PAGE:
As a Fellow, I worked with Community Health Workers (CHWs). Sure, the grant we applied for wasn’t funded, but I was welcomed into their meetings and built relationships that had me creating program materials, helping with survey recruitment, then designing and presenting a poster with a CHW at WPHA.

Earlier this year, I facilitated an HIV training at the Mexican Consulate office here in Tucson with CHWs who work on the US-Mexico border. I even got to do it in Spanish. Prior to that, I conducted HIV trainings with CHWs and healthcare professionals from a couple of American Indian tribes in Northern Arizona. It is because of the work I did with Sherri Ohly and the CHWS in WI that I understand the crucial role CHWs play in engaging people in care.  

While spending time in these tribal communities, I thought about the Lac du Flambeau tribe who welcomed our Fellowship community into their work in my early days as a Fellow. After that first Fellowship meeting learning about tribes in Wisconsin, I tried to find a way for Fellows to partner with one or several of the tribes, with little success. But here I am, building partnerships with other tribes in a very different place, but who face some of the same challenges I learned about in Northern WI and then in all of the meetings that followed in which I was tested on cultural humility, patience, and bureaucracy. As much as I can understand these issues from the lens of a white lady, I think I get it. And that’s because of the Fellowship.

It is also because of the Fellowship that I’m able to have conversations about pronouns and  gender identity, which is great because I’m currently coordinating and helping to facilitate sex positivity trainings with HIV care and service providers.

I could go on and on. The data visualization lessons we had in Fellowship meetings and the poster and fact pages I made with CHWs gave me design skills that my team here has come to rely on, and I love that. I’m also able to answer questions about state health departments. And this time around, I was on the application end of the grant cycle instead of the review side. Turns out it’s helpful to have reviewed applications at the state level. The monthly Fellowship meetings I planned gave me an understanding of event planning tasks that I use every day. My participation in the WI Women in Government seminar, all of Alan’s storytelling sessions, and helping to create a podcast gave me the boost I needed to go to an op-ed workshop for women. I’m working on drafts of op-eds and, more personally, essays and stories for a local monthly storytelling event for women.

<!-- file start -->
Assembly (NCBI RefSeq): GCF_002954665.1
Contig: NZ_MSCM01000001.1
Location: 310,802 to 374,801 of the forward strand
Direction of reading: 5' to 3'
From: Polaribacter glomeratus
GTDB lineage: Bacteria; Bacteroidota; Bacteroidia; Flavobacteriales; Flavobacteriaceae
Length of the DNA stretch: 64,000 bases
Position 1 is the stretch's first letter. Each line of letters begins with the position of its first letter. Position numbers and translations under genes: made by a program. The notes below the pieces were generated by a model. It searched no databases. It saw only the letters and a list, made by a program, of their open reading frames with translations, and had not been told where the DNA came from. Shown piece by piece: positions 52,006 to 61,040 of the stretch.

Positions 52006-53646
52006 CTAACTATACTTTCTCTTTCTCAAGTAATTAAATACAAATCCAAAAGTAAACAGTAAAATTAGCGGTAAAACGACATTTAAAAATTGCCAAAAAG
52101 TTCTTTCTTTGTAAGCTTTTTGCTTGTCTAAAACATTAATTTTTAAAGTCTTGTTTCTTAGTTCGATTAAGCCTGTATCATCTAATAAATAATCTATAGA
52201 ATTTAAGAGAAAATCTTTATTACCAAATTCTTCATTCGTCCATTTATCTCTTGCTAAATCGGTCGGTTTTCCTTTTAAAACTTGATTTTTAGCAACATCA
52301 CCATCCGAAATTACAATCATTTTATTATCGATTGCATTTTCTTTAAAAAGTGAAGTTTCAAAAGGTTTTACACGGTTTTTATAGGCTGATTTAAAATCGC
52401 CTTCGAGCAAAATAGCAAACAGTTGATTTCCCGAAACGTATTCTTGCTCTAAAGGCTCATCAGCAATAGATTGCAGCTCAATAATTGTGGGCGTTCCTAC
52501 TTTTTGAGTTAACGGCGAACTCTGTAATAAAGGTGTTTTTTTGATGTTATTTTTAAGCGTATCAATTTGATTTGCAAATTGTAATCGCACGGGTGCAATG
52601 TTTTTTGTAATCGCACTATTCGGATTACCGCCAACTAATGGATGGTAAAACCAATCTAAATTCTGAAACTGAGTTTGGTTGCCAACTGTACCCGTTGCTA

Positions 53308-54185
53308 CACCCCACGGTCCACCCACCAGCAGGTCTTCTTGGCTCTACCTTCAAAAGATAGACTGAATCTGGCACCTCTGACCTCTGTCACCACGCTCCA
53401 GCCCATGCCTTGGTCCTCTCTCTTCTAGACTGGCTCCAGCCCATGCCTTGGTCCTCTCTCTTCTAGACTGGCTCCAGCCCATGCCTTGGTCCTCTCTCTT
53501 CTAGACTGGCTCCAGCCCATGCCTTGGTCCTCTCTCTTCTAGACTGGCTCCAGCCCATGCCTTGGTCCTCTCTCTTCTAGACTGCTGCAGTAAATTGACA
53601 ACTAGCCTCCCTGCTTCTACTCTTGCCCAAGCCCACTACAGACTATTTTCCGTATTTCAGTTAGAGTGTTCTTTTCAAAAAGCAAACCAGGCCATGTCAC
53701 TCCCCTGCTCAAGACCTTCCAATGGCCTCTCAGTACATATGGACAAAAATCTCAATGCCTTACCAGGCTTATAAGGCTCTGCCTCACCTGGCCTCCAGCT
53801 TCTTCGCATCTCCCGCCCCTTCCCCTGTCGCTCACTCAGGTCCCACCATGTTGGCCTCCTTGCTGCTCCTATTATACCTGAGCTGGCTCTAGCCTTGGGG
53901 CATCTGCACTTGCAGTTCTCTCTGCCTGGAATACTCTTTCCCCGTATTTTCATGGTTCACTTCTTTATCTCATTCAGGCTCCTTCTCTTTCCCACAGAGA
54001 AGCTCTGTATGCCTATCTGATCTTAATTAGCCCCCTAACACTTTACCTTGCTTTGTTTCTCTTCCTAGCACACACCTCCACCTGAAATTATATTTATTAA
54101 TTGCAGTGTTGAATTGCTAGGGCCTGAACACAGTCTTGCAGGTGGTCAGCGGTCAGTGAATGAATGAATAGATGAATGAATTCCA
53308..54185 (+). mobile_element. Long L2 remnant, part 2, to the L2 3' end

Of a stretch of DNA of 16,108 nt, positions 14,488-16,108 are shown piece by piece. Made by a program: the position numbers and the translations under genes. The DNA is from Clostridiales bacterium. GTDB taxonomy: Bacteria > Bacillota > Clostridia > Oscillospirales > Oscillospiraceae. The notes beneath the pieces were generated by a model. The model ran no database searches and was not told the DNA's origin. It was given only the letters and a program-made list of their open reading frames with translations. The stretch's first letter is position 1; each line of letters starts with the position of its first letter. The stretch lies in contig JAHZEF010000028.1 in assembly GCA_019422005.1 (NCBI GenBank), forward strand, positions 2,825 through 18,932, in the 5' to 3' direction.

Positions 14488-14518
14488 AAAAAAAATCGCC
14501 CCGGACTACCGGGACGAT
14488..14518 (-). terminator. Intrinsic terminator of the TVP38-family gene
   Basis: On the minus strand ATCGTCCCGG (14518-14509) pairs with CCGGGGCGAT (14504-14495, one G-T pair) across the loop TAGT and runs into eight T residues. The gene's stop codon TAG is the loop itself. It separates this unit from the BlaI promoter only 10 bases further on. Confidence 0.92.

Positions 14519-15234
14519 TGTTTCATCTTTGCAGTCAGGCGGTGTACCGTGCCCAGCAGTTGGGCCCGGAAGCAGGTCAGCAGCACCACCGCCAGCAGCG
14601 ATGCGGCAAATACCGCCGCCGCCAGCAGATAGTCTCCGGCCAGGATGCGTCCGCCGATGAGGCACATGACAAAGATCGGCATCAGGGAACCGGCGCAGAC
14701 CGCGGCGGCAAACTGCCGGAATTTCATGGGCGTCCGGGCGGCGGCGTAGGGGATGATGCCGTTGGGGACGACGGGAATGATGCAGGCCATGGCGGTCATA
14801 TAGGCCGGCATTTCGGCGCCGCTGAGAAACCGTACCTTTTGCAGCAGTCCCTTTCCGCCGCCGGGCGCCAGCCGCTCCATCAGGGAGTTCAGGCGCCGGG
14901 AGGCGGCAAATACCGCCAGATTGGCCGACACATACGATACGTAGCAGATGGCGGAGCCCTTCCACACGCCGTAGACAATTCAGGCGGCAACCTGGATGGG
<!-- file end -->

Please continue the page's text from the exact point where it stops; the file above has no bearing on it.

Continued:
In summary, the post-fellowship life is full of color. Like in a garden, I’ve found that with the Fellowship, timing and pace don’t always work the way you expect them to, and that’s ok. You can plant two things right next to each other and they will grow in different directions at a different pace. You can’t control the weather or which way the wind blows, just as much as you can’t change who becomes the president, whether or not your work will be funded, who leaves your organization, or who might randomly drop in on a Fellowship meeting unexpectedly. So no, you can’t always control things. But you can plant seeds, be patient, and grow through what you go through. And then one day, you’ll find a blossom from something you forgot you even planted. For those of you in the middle of your Fellowship, know that growth is happening, even when the seeds feel scattered, the conversations feel random, and the buds are hard to see. The longer I work in public health, the more I realize the value of the Fellowship. I learned and grew more than I realized I would. And I hope that the Fellowship community and the CPDU sees some fruits from my time as a Fellow too.  

Thank you all for being there and creating a supportive, rich environment that allowed me to explore my interests and find my way on the path, even if that path took me somewhere unexpected. Thank you to my cohort for your unconditional kindness and support over the past two years. And mostly, thank you Mary, for always showing up and showing me how to do the work.

All my love from Arizona,

Britt

Britt Nigon, MPH 2016-2018 cohort (Preceptor - Mary Pesik, DHS)

Outreach Coordinator. Arizona AETC & Petersen HIV Clinics

Infectious Disease. University of Arizona College of Medicine

Learning Community Reflections: Tribal Health

“If you have come here to help me, you are wasting your time. But if you have come because your liberation is bound up with mine, then let us work together.” – Lilla Watson, Aboriginal activists group, Queensland, 1970s

In September, our learning community ventured up to northeastern Wisconsin for an engaging two-day monthly meeting where we learned about the culture and health of the Menominee and Oneida tribes.